CDC releases HAI Data: How are we doing?

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Jacie Volkman, MPH, CIC
Jacie Volkman, MPH, CIC

As you may have seen, the Centers for Disease Control and Prevention has released updated statistics regarding healthcare-associated infections — a nationwide report card of sorts. For many years, healthcare institutions have been focused on different ways to decrease HAIs, as federal reimbursement initiatives loomed.

So, what does this report card tell us? We've come a long way, baby, but there's still a ways to go.

From 2011 data published by the CDC: 1 in 25 patients still suffer while in our care, due to infections we caused. Seventy-five thousand families had to say goodbye to a loved one because of a healthcare-associated infection. In that year, we touched the lives of over 700,000 patients who trusted us, and we failed.

Yes, we have reduced central line infections by 44%, surgical site infections by 20%, and we should be proud of that! But, we still infect 700,000 patients every year. How many infections are okay? Who is it okay to infect? Does it matter less if it is an elderly patient at the end of life? Does it matter more if it is a mother giving birth to her first child? To these patients and their families, each and every infection matters.

So, now we've agreed that each infection matters and after everything we've done to see these decreases, what is left for us to do?

It is time to start thinking differently. From the 2011 data, the CDC reports that the most common infections were due to Clostridium difficile (C. diff) and staphylococcus aureus (including MRSA). That means a concentrated focus on these two organisms alone can lead us in several fruitful directions with significant results.

As the CDC report states, one large area in which we need to focus is antibiotic resistance, prescribing practices and consumer education. Antibiotics play a huge role in the creation of C. diff and MRSA. Antibiotic stewardship programs need to be implemented across the spectrum of healthcare. From the physician's office, to the hospital, to long-term care, we should have a program that protects the patient from unsafe prescribing practices.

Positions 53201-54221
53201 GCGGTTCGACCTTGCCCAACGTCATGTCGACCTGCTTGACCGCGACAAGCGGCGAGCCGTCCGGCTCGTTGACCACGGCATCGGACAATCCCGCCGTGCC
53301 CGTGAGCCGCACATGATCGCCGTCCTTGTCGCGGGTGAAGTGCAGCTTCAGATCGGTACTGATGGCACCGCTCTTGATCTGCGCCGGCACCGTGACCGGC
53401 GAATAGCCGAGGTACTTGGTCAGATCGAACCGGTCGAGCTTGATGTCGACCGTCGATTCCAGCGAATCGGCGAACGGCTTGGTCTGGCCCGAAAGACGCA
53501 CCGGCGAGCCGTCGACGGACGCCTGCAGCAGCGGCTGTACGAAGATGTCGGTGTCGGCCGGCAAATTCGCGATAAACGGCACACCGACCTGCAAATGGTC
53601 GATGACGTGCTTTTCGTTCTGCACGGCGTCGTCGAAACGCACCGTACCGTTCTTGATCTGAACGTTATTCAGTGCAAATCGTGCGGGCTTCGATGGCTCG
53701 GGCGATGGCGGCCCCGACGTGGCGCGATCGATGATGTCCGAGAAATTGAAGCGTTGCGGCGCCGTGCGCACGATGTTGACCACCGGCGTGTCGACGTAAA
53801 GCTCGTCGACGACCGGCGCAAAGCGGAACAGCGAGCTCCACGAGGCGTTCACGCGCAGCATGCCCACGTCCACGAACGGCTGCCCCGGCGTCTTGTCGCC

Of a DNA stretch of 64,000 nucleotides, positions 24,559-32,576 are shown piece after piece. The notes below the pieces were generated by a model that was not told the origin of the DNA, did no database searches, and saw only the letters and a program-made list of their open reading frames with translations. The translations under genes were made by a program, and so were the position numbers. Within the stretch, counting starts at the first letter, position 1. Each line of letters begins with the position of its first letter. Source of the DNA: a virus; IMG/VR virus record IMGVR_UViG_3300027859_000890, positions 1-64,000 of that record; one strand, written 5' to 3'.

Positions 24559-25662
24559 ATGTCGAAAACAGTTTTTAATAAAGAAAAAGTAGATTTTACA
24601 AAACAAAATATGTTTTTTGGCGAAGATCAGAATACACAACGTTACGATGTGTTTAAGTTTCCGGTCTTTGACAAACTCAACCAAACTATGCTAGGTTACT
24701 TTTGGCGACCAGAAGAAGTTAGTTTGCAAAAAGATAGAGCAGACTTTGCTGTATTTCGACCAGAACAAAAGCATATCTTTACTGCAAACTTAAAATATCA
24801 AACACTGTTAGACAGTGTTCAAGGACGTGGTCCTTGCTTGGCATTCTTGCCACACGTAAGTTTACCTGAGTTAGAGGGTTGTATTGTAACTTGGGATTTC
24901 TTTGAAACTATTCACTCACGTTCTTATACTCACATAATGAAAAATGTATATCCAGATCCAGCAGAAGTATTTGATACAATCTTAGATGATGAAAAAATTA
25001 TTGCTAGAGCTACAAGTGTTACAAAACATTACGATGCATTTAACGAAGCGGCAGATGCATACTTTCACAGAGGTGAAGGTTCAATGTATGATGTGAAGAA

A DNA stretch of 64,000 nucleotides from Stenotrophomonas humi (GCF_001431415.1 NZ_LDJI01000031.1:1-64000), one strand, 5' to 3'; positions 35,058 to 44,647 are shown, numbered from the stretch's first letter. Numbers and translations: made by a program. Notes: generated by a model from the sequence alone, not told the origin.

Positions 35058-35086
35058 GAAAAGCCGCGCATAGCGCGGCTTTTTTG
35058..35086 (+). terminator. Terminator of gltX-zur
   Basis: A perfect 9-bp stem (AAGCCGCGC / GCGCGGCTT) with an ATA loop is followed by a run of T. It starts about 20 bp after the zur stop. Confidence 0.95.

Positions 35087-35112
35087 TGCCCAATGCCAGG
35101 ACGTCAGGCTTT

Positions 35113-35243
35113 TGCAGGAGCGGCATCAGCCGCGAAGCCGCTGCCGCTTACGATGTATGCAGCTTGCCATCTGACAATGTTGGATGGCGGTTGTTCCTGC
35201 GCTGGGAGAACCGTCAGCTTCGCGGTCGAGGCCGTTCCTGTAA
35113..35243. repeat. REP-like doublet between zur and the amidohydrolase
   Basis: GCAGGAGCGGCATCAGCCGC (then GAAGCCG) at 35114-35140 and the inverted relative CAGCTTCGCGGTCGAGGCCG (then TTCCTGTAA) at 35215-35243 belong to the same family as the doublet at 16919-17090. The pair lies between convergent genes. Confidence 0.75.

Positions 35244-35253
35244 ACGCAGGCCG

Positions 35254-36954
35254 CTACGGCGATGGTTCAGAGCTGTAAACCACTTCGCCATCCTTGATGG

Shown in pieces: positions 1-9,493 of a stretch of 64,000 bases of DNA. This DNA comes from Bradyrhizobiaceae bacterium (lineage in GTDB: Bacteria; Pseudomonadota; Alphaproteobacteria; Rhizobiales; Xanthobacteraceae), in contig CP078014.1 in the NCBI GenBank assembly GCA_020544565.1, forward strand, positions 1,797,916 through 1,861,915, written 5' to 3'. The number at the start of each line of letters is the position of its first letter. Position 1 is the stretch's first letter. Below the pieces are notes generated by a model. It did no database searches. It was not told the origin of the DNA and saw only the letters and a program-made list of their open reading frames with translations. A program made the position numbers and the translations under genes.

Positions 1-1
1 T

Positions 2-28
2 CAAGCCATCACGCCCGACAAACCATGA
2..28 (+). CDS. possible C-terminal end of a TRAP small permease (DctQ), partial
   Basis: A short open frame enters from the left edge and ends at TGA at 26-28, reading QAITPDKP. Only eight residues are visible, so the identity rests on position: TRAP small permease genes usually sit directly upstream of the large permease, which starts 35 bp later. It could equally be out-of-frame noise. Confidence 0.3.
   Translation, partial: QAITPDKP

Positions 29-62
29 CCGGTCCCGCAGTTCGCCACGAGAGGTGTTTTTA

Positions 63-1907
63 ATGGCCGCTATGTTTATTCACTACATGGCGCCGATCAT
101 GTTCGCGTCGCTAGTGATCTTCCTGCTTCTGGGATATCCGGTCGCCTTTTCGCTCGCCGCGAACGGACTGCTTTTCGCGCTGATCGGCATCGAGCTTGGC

How do we do this? There must be community collaboration and provider buy-in to successfully curtail the misuse and over-use of antibiotics. The CDC recognizes that this issue is about to reach critical mass and has announced that the National Health Safety Network will begin tracking antibiotic use and antibiotic resistance in hospitals. Soon, this will likely also apply to other aspects of care as well, such as primary care, rehab and long-term care.

In addition to community collaboration, it is imperative to go back to the basics. Question whether or not we truly performing hand hygiene at the high levels our data suggests. Or even more basic: Is it being tracked in all facilities? Is hand sanitizer readily available? Are we designing safe care environments?

Facilities must work with their Infection Prevention team, or a local expert, to ensure their environment is built to deter transmission of infections, contain pathogens and human waste, and encourage healthcare providers to give care in the safest manner possible.

Going back to the basics includes reexamining what the basics are. Some accepted practices are widely out-of-date. The perfect example is the U.S. health industry's approach to bedpans, urinal bottles and bedside commodes. Much of the developed world has rethought bedpan handling and adopted new technologies, including disinfection appliances, such as MEIKO's TopLine, that are otherwise known as bedpan washers. Rather than nurses and staff manually washing equipment that can easily spread C. diff., soiled equipment is placed inside of a washer to be contained, cleaned and made ready for reuse.

As the CDC report states, we must go back to focusing on the basics of safe care. We know   federal initiatives and mandates are just around the corner. The federal government has stepped up on a platform of care and concern for our patients. We must use this opportunity to show them — and more importantly, those for whom we care — that we have decided 1 in 25 is something we can't live with.

Jacie Volkman, MPH, CIC, is an infection control consultant for MEIKO USA, a disinfection appliance manufacturer. She also is the director of Infection Prevention at Mission Health System and owns Safe Patient Surveys Inc., an Infection Prevention consulting company. 

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